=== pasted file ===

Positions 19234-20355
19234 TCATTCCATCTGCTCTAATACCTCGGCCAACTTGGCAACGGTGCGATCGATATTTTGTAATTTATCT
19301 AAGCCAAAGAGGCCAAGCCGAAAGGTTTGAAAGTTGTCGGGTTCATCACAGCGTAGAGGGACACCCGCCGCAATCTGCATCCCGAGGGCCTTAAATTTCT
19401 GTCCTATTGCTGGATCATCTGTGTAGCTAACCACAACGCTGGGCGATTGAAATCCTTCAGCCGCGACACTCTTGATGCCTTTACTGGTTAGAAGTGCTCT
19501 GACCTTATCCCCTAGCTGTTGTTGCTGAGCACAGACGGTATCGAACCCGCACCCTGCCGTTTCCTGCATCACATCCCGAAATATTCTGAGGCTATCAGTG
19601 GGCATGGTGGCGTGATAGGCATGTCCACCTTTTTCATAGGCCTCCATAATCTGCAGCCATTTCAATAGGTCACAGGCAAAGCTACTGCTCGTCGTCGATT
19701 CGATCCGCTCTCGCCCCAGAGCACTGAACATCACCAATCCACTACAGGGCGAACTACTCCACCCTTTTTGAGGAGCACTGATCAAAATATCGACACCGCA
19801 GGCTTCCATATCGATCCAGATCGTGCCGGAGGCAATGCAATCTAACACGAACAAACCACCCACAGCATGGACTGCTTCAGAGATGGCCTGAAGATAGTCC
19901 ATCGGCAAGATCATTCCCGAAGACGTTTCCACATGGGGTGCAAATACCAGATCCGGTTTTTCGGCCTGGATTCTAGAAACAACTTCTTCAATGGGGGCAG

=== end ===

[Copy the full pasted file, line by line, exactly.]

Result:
Positions 19234-20355
19234 TCATTCCATCTGCTCTAATACCTCGGCCAACTTGGCAACGGTGCGATCGATATTTTGTAATTTATCT
19301 AAGCCAAAGAGGCCAAGCCGAAAGGTTTGAAAGTTGTCGGGTTCATCACAGCGTAGAGGGACACCCGCCGCAATCTGCATCCCGAGGGCCTTAAATTTCT
19401 GTCCTATTGCTGGATCATCTGTGTAGCTAACCACAACGCTGGGCGATTGAAATCCTTCAGCCGCGACACTCTTGATGCCTTTACTGGTTAGAAGTGCTCT
19501 GACCTTATCCCCTAGCTGTTGTTGCTGAGCACAGACGGTATCGAACCCGCACCCTGCCGTTTCCTGCATCACATCCCGAAATATTCTGAGGCTATCAGTG
19601 GGCATGGTGGCGTGATAGGCATGTCCACCTTTTTCATAGGCCTCCATAATCTGCAGCCATTTCAATAGGTCACAGGCAAAGCTACTGCTCGTCGTCGATT
19701 CGATCCGCTCTCGCCCCAGAGCACTGAACATCACCAATCCACTACAGGGCGAACTACTCCACCCTTTTTGAGGAGCACTGATCAAAATATCGACACCGCA
19801 GGCTTCCATATCGATCCAGATCGTGCCGGAGGCAATGCAATCTAACACGAACAAACCACCCACAGCATGGACTGCTTCAGAGATGGCCTGAAGATAGTCC
19901 ATCGGCAAGATCATTCCCGAAGACGTTTCCACATGGGGTGCAAATACCAGATCCGGTTTTTCGGCCTGGATTCTAGAAACAACTTCTTCAATGGGGGCAG